Randall Trucking Symposium: Mild recovery on tap

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Carriers that have survived the recession should be well positioned for a modest rebound this year, but spiraling insurance costs still threaten many companies. That was the message Bob Costello, chief economist for the American Trucking Associations, delivered to attendees at this year’s Randall Trucking Symposium in Tuscaloosa, Ala. Meanwhile, the truckload industry’s financial troubles and consolidation in the past couple of years has, not surprisingly, resulted in a shift of truckload activity to larger carriers, Costello told Symposium attendees.

Costello said signs point to a mild economic recovery this year, and he cautioned trucking executives not to be overly enthusiastic about positive economic news from the first quarter of 2002. Driven by gains in personal and government spending and inventory rebuilds, the gross domestic product grew 5.8 percent in the first quarter of 2002 from a year earlier.

That’s the strongest GDP growth in more than two years, but it’s not as great for trucking as it might sound, Costello said. Exports, for example, rose 6.8 percent, but that reflects 26.9 percent growth in export of services and a 1.2 percent drop in the export of goods. Also, while personal spending was up 3.5 percent, business spending fell 5.7 percent.

“Until business is convinced the recovery is real, that’s going to keep a lid on the potential for domestic manufacturing,” Costello said.

Particularly revealing is the fact that more than half of the growth in the first quarter GDP represents rebuilding inventory, Costello said. During 2001, manufacturers slowed production and allowed their inflated inventories to dwindle. By the beginning of this year, companies saw the need to rebuild inventories. Therefore, strong numbers in the first quarter do not necessarily indicate a continuing resurgence in the manufacturing sector. Manufacturing has been hurt by strong exports and a strong dollar, which makes U.S. goods more expensive overseas. In fact, manufacturers are using only 74 percent of their capacity. The historical average is 83 percent, Costello said.

Costello believes that as the economy sees gains in employment, consumer spending will prop up a subdued economic recovery. Whether that recovery continues, Costello told Symposium attendees, depends on whether businesses begin to invest more.

The state of trucking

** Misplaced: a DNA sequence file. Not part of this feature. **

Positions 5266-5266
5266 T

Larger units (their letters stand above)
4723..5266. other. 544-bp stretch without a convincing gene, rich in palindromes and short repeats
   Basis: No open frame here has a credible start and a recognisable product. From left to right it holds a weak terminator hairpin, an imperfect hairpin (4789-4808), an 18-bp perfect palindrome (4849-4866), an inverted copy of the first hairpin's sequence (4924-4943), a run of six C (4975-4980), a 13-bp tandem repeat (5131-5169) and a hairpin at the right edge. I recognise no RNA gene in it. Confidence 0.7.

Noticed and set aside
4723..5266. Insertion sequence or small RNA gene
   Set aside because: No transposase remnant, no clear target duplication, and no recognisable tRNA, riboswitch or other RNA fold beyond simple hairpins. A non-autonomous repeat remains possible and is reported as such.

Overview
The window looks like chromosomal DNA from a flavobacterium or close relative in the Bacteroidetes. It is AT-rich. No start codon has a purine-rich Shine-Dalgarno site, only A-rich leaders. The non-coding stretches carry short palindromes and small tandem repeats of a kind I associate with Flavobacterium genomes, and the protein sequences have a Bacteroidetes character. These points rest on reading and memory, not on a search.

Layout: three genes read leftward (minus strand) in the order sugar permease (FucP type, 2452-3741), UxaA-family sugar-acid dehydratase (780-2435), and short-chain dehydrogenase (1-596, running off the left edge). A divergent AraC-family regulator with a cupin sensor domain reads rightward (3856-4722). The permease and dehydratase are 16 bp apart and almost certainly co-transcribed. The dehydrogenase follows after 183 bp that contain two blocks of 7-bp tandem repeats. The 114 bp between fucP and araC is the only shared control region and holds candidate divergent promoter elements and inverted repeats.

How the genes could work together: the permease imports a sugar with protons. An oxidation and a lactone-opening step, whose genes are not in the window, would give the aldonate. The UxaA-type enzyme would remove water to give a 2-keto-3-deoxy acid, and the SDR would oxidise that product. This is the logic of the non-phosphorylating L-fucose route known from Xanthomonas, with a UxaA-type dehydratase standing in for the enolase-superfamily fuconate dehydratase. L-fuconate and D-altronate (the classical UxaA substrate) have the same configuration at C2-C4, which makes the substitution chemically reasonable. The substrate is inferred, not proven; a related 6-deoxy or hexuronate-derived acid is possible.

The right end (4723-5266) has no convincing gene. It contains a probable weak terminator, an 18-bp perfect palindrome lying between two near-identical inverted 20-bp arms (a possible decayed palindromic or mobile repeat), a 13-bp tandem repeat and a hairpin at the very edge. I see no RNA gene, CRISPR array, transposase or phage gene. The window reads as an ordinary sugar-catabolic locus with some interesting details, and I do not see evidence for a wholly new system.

The economic slowdown hit truckload carriers early, producing reduced and flat volume, Costello said. Today, truckload volume is recovering but less-than-truckload is suffering. Flatbed has seen the most growth since the late 1990s, while bulk and dry van saw modest expansion of their markets. Refrigerated had the slowest growth, but was also the most stable.

Particularly striking, Costello noted, is the shift in truckload activity from smaller to larger carriers in the past couple of years. According to ATA’s index of truckload loads, activity for smaller TL carriers – defined by ATA as those with less than $30 in annual revenue – began dropping fairly steadily in the middle of 1999. Activity for larger carriers, meanwhile, held fairly steady during 2000 and grew during 2001. Costello attributes the sharp differences to consolidation and to the industrywide problems that have hit smaller carriers particularly hard in the last couple of years.

And those factors, such as insurance and fuel, remain trouble spots, Costello said. On average, primary truck insurance premiums rose 17 percent in 2000, then 32 percent in 2001, he said. Premiums for umbrella coverage rose 33 percent on average in 2000, then 87 percent in 2001. Many carriers saw far higher increases.

“It hasn’t gotten any better,” Costello said. ATA believes the answer to skyrocketing insurance costs is civil justice reform. “Even though the trucking industry has gotten safer and safer, the average cost per claim has gone up and up.”

Fuel prices have moderated from the $1.50 to $1.60 levels that marked much of 2000 and 2001, but their volatility remains a concern.

“That makes business decisions very difficult,” Costello said. “With what’s going on in the Middle East, you can expected volatility in this area.”